Influences on Health

  • Created by: sikemi__
  • Created on: 18-05-21 18:54

What are the influences of health?

  • Healthcare (access, affordability, quality, R&D)
  • Environmental factors (air quality/pollution, climate/weather, sanitation, water, basic services, green space/housing)
  • Societal factors (GDP, spending, government stability leisure facilities, inequality/resource distribution, social connections, social surroundings, relationships, social capital (explained below), systemic racism, culture)
  • Individual socio-economic factors (wealth, income, education, knowledge, occupation, responsibilities)
  • Behavioural factors/lifestyle choices (detrimental: smoking, alcohol, drugs, work related exposure; beneficial: exercise, good diet; perceptions)
  • Individual factors (age, gender, genetic factors
  • We can't rank these against each other - they are interlinked

Social capital (Putnam, 1993):

- 'features of social organizations, such as networks, norms and trust that facilitate action and cooperation for mutual benefit'

- Different meanings: bourdieu - property of an individual, connected to education, status etc. Putnam - property of a society, connected to civic orientation, networks, trust etc

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Conceptual models of the influences on health

  • In the mid 20th century, policy makers and academics thought about health from a medical background, and in terms of the biological processes of disease.
  • During the 1970s and 1980s, there was a shift in focus to the socio-economic determinants of diseases. Social scientists identified correlations between socio-economic factors e.g. maternal education and health outcomes e.g. child mortality.
  • However, social scientists didn't consider how socio-economic circumstances actually affected health, they only noted the correlation.
  • The social science approach linked socio-economic determinants of mortality but didn't say how they operated. The medical science approach discussed proximate determinants (i.e. things that affected mortality directly), but didn't talk about the socio-economic dteerminants that affect those.
  • Therefore, both approaches only offered a partial picture of influences on health.
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The Mosley and Chen Model

  • An attempt to offer a fuller perspective of influences on health (1984).
  • Argued that socio-economic determinants could be seen as high level or distal influences. They operate through five proximate determinants (for child mortality).
    • Maternal factors
    • Environmental conditions
    • Nutrient deficiency
    • Injury
    • Personal illness control
  • These determined whether a child was healthy or sick. A sick child would either die or become even sicker leading to growth faltering and eventually death, or they could return to being healthy.
  • The model was designed for child mortality and in a context where it was high.
  • They also categorised the socio-economic determinants into three groups...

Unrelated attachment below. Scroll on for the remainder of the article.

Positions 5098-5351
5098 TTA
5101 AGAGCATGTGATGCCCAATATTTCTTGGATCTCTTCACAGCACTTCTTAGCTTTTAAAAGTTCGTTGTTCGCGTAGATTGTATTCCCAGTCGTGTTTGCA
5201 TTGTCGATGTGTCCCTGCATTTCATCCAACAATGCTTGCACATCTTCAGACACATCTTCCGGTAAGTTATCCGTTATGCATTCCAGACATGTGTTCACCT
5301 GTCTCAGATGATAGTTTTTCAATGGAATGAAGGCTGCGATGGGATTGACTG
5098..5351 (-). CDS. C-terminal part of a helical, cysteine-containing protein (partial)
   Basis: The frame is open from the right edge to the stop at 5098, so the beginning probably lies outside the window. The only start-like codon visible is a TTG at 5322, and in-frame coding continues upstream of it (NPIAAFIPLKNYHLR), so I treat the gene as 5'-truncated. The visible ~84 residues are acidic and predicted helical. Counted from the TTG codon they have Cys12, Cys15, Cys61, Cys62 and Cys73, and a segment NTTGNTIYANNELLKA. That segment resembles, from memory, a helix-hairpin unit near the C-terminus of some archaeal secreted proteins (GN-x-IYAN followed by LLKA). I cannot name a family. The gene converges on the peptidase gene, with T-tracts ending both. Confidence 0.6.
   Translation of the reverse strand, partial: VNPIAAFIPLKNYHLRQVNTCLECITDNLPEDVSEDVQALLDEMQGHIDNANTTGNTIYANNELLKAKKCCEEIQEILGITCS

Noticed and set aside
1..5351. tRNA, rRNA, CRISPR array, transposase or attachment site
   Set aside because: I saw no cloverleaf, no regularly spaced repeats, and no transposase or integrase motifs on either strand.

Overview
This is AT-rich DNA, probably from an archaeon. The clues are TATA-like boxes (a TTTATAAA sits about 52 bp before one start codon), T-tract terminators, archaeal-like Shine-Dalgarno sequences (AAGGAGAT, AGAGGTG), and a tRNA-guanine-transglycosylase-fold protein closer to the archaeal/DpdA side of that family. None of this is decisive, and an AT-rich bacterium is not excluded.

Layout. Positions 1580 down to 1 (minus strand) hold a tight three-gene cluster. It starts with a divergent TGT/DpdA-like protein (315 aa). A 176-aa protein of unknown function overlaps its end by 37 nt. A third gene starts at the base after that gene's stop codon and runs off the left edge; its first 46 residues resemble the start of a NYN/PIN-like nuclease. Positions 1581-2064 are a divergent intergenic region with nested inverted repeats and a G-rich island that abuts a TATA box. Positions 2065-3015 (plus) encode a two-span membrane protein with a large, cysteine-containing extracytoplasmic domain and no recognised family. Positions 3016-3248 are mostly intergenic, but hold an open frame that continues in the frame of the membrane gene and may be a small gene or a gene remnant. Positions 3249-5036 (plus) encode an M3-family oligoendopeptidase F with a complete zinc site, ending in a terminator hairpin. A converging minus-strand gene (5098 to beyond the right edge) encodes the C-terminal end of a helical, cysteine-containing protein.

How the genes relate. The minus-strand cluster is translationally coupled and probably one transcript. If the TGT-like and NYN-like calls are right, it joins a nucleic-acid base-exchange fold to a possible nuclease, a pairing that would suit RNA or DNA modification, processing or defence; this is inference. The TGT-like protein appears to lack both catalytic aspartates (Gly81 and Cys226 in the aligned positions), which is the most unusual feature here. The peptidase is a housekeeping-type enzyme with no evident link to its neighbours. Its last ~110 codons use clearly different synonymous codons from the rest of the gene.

• Individual level factors comprised of mothers and fathers education and skills, traditions, norms and attitudes.
    • Household level variables such as income or wealth.
    • Community level variables which included the ecological setting, political economy and health setting.
  • The model showed a hierarchical conceptualisation where the socio-economic influences have to work through one or more of the proximate determinants, showing how the two are integrated. The framework is still used today e.g. Acharya et al. (2020)
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The Dahlgren and Whitehead Model

  • Applicable to a wider range of circumstances and health outcomes. It has been widely used in wealthy countries for adult health (1991)
  • Does almost the same as the Mosley and Chen model by bringing layers of different influences which work at different levels.
  • A broader framework which discusses lifestyle factors and community networks, recognising the complexity of the different pathways and connections that a wider spectrum of health outcomes and circumstances might bring.
  • Hierarchical levels suggests the more distal effects have to work through the next layers to get to the health of the individual.
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Other models

  • Other models try to capture more linkages between factors, or provide more specificity in influences, factors or different levels.
  • E.g. A framework for the determinants of health by the Australian Institute of Health and Welfare. This model provides much more detail in many areas.
  • However, it is still unlikely to be exhaustive, the level of detail might be seen as misleading and the long lists might suggest that it contains everything and other things aren't relevant when they area. This diagram is also difficult to work your way through.
  • In the model by the Australian Institute of Health and Welfare and the Dahlgren and Whitehead Model, health services and healthcare play a small role.